Preston made the headlines for all the wrong reasons this week as it was branded the unhealthiest high street in Britain by public health experts.Advertisement
Everyone had a view and expressed it very strongly in the comments on our site and also on our Facebook page.
We took to the national media to defend Preston, with Ed Walker writing for The Guardian to say the city should not be underestimated.
Alan Raby said: “Middle class liberals from down south, decoding what an unhealthy high Street looks like. Utter tosh. It’s a street, it has shops on that people use. The same shops every town in England has.”
Tes Slater thought the council should shoulder the blame. She said: “I blame the Council for this ! If the business rates weren’t so high then such high turnover places like payday loans & pawnbrokers and large chains wouldn’t be the only ones that could afford to be there.”
Blog Preston contributor and local filmmaker Daniele Baron said more needed to be done to foster an independent spirit in the city:
“I rarely comment on stories about Preston but I can see why it would be at the top or near the top of a study like this. There is hardly any investment from local businesses into the city centre. Whether this is the council or not I don’t know but at the moment there is a lot of money being spent on new paving and fancy trees. We need independent organisations / businesses growing in the centre across a wide range of sectors not just hospitality.”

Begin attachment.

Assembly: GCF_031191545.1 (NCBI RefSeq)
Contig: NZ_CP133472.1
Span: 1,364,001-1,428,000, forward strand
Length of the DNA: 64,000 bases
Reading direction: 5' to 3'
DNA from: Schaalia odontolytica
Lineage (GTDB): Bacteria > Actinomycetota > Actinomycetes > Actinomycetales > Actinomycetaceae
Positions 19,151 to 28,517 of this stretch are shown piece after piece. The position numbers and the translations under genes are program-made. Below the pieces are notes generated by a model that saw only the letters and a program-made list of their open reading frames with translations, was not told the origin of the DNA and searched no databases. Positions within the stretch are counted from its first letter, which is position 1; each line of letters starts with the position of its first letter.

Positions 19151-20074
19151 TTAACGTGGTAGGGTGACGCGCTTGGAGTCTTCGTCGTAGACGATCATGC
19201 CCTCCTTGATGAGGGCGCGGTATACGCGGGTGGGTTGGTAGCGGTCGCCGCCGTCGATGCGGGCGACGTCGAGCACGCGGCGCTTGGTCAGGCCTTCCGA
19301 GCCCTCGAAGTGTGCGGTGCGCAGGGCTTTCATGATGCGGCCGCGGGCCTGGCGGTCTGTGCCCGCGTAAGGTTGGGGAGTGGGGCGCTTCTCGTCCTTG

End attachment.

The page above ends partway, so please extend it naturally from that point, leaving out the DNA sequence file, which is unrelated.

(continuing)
There was the usual disbelief at being ranked worse than Blackpool.
Lisa Jackson said: “What rubbish, clearly the people that ran this report haven’t visited Blackpool?! The centre has improved slightly recently.”
Gloria Harris said: “The city centre looks very seedy these days”
Andrew Bamber felt the city was being judged too much on its business merits, and not other factors.
He said: “People seem to judge a city by its ability to make money and which shops it contains and whilst I agree that shops and trade are obviously important I also think that what makes a city enjoyable to visit is one that is dedicated to art and culture. Preston’s problem in my opinion is that in a bid to try and become the next Manchester it has demolished a lot of the older architecture in favour of bland identikit buildings such as the new holiday Inn. Whilst old mills aren’t exactly gaudí they are a part of our history which is becoming more and more forgotten.”
What did you make of the unhealthy Preston high street news? Let us know in the comments below